Our recommendations for the best deer hunting rifle would have been seriously incomplete without including a lever-action model. They’re reliable and can stand up better than other rifles to unintentional abuse, making them a no-brainer choice among deer hunting rifle options.

The Henry Steel Side Gate stands out for its excellent craftsmanship. Its stock and front end, both crafted of American walnut, make the Henry Steel Side Gate a simply beautiful deer rifle. That beauty is only enhanced by the rifle’s satin-blued finish.

But the Henry Steel Side Gate is much more than an amazing example of rifle craftsmanship. It offers a smooth firing action, a must for effective deer hunting.


  • Heirloom-quality rifle suitable for passing from generation to generation
  • Lever action much easier than other side-gate-configured rifles


  • Disassembly and reassembly for cleaning may be tricky

Best Semi-Automatic Action

Browning BAR Mark III

If you’re looking for a deer hunting rifle that can fire tightly-grouped shots in quick succession, the Browning BAR Mark III is an excellent choice.

Our recommendation as the best semi-automatic deer hunting rifle available today, the Mark III allows for exceedingly accurate follow-up shots. What that means is that if your first shot doesn’t bring down your deer, you’ll get a quick second chance to take it down.

Part of the reason for that accurate rapid-firing capability is that the Browning BAR has very little recoil. In short, that means you can keep your sights on the deer very easily while firing.


  • Very comfortable to shoot
  • Excellent for shorter-range shots
  • Steel magazine can accommodate as many as 10 bullets


  • Jamming may be an issue for some users
  • Shot grouping may not be as tight as some users expect
  • Magazine can be difficult to remove

Best Deer Hunting Rifles for 2023 Buyer’s Guide

You’ve now had a chance to look over our recommendations for the best deer hunting rifle for a variety of circumstances. As you begin to make your own decision about a deer hunting rifle, you’ll need some guidance on the technical aspects of those guns.

Read through this buyer’s guide for background on rifle calibers, rifle actions, and matching a deer hunting rifle to your hunting style.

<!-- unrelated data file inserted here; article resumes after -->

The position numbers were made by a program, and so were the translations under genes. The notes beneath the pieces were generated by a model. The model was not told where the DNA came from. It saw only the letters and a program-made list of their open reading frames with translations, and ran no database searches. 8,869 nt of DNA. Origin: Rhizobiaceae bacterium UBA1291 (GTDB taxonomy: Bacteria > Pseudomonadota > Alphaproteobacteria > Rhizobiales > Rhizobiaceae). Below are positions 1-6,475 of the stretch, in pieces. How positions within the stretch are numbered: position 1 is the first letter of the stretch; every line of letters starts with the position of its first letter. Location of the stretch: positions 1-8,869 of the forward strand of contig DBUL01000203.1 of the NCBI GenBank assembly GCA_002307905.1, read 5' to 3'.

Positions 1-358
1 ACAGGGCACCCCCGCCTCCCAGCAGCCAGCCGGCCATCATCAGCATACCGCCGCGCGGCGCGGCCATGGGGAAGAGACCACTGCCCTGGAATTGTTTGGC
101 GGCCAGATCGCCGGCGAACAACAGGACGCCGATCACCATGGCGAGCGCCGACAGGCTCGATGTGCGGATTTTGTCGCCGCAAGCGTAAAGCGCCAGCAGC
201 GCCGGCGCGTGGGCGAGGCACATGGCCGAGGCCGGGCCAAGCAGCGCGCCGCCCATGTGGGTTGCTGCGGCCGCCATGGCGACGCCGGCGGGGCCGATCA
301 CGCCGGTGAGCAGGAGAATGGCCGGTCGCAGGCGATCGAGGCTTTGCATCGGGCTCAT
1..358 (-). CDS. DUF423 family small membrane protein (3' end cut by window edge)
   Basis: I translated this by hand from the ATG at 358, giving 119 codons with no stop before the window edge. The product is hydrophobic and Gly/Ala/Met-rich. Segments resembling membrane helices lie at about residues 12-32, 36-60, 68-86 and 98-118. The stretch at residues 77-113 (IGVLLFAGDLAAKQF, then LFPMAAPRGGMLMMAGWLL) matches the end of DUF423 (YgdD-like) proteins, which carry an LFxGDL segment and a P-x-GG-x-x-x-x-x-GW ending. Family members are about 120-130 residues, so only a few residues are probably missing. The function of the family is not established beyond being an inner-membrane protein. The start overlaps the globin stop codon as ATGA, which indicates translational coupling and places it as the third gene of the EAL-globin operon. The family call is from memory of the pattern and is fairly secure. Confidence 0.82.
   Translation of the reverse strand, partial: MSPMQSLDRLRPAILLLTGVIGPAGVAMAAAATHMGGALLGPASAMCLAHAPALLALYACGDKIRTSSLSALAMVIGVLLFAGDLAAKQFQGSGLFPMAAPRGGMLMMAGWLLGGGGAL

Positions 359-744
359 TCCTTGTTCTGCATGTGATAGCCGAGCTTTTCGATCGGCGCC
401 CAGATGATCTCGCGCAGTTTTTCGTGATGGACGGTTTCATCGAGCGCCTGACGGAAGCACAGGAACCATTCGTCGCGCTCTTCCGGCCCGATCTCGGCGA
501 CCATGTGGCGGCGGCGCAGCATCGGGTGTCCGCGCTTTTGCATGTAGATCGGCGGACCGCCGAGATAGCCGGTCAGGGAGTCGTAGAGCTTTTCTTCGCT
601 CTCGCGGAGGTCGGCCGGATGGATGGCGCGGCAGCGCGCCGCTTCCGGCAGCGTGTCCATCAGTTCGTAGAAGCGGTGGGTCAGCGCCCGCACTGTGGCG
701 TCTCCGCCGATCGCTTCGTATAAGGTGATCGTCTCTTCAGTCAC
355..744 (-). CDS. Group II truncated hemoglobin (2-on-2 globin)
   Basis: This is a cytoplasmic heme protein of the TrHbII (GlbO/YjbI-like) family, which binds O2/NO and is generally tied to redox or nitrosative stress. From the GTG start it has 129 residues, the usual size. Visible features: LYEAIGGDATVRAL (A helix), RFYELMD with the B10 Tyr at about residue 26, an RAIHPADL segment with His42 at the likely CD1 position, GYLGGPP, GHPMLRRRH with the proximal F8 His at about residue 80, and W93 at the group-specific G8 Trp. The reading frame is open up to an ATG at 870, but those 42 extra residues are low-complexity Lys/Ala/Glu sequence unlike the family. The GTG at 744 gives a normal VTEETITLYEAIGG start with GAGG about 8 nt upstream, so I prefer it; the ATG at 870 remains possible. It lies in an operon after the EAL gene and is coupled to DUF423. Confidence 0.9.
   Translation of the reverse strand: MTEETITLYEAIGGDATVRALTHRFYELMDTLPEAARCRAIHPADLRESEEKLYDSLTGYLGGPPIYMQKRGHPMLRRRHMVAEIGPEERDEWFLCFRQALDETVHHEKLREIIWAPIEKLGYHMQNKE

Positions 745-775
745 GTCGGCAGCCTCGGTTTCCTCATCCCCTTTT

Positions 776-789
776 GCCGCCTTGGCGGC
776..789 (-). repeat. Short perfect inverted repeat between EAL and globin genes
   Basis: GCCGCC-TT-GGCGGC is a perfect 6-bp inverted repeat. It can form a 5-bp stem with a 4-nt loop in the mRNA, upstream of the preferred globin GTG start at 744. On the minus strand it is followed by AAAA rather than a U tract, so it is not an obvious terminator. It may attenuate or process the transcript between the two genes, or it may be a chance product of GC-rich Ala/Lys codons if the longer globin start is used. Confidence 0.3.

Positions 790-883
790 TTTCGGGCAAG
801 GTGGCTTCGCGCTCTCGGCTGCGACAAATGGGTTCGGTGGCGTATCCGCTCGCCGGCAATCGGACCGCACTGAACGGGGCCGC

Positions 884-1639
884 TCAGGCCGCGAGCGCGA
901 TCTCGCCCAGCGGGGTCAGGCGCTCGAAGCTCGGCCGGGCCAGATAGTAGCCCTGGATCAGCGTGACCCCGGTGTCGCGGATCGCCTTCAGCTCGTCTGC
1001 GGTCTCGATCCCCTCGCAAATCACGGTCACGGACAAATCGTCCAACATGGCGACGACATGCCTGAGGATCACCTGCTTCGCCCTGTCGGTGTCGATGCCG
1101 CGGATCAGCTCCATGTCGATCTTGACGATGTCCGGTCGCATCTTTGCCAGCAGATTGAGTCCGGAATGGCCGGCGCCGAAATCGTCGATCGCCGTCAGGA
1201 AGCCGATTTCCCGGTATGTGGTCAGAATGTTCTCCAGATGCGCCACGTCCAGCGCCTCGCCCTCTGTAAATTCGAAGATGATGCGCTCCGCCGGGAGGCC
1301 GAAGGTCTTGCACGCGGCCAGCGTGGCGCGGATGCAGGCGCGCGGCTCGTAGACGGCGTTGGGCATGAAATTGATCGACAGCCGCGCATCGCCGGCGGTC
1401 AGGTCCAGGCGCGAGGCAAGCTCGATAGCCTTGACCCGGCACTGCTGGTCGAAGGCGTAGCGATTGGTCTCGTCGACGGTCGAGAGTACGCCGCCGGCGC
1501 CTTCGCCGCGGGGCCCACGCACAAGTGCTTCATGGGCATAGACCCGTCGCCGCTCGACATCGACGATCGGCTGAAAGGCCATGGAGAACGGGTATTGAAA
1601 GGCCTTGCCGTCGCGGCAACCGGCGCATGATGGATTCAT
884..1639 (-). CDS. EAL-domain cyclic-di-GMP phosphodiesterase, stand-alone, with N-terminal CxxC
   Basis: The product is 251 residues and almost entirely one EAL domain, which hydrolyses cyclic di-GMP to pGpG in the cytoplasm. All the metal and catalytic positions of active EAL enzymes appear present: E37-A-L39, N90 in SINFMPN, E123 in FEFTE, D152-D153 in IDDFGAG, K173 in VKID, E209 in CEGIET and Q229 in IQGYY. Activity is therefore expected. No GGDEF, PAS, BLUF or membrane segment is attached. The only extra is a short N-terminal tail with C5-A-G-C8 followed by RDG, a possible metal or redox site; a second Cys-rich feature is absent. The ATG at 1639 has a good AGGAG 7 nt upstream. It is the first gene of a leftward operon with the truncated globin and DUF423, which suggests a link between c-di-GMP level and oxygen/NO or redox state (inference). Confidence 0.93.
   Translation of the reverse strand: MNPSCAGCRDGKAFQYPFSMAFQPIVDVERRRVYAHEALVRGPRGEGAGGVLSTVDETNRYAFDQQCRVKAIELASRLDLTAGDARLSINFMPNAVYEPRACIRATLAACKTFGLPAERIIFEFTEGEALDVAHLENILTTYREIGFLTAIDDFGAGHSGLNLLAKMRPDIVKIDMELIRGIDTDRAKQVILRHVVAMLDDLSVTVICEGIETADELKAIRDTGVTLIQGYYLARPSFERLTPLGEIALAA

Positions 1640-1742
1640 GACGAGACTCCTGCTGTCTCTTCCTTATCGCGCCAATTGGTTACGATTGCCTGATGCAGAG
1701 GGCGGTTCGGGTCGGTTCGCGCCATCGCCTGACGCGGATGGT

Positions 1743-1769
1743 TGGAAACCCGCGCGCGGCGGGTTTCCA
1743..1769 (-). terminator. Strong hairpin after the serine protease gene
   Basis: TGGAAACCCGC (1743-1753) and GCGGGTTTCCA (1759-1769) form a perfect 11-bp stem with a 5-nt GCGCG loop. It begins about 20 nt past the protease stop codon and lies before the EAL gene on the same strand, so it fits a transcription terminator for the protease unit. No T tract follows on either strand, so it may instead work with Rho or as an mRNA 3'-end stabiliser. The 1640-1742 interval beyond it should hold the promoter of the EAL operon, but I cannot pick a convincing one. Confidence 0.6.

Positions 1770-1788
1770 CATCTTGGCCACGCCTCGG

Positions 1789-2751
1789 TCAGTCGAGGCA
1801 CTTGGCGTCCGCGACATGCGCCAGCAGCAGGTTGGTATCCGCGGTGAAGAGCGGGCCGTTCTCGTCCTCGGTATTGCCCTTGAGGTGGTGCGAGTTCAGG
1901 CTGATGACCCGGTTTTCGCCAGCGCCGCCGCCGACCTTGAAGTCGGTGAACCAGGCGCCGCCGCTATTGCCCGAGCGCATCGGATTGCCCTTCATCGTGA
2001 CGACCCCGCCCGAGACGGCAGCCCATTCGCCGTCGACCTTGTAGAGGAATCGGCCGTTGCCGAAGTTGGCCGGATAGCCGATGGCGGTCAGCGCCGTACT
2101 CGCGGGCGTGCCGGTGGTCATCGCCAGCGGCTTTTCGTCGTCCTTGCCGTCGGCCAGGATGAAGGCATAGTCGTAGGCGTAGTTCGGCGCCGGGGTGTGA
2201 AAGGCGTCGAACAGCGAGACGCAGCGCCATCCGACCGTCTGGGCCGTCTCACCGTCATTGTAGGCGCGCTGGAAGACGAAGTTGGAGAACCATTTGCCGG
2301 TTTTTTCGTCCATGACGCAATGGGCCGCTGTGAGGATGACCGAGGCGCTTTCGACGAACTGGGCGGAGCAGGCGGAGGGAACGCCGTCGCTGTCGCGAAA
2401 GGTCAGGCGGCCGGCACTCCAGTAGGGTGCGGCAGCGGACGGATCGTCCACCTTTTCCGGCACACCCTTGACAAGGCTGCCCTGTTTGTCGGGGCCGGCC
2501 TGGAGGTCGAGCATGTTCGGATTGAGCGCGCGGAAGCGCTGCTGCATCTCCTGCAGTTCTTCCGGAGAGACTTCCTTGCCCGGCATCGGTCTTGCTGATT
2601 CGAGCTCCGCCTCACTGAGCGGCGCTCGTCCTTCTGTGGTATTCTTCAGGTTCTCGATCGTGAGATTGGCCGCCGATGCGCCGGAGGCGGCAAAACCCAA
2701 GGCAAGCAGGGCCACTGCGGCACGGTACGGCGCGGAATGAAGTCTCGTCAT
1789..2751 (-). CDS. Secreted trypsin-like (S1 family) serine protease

A deer hunting rifle caliber refers to the diameter of the bullet it fires, expressed in either millimeters or inches. The higher the caliber, the larger the bullet, and the more effective it will be.

If you’re a novice, a good starting point is .243 Winchester, noted for accuracy and mild recoil. Other notable calibers include the .77 Remington Magnum, good at long range, and the .30-30 Winchester, a longtime favorite caliber.

Also to be considered are the .45-70 Government, which causes little damage to deer, and the 6.5 Creedmoor, effective at 400 yards or more.


When choosing a deer rifle, you’ll decide among three “actions,” the way the cartridge is loaded into the rifle barrel. The simplest, a bolt-action rifle, loads a single round into the barrel through manipulation of a handle on the rifle’s side.

A lever-action rifle uses a lever at the bottom of the rifle stock to load rounds into the barrel. A semi-automatic rifle fires a bullet with each pull of the trigger.

Generally, bolt- and lever-action deer hunting rifles are the easiest and safest to use. Semi-automatic rifles do have a place, however, allowing for quick follow-up shots when an initial shot isn’t fatal to the targeted deer.

Hunting Style

The decision you’ll make on a deer hunting rifle will depend in large part on your preferred hunting style. Whether you like being on the ground actively stalking deer or hunting from the wide vista offered by a tree stand, you’ll want an appropriate rifle.


If you plan to stalk your deer, you’ll, of course, be carrying your rifle and will want a lightweight option. You should be able to find a deer hunting rifle within the 6- to 7-pound range as an optimal choice.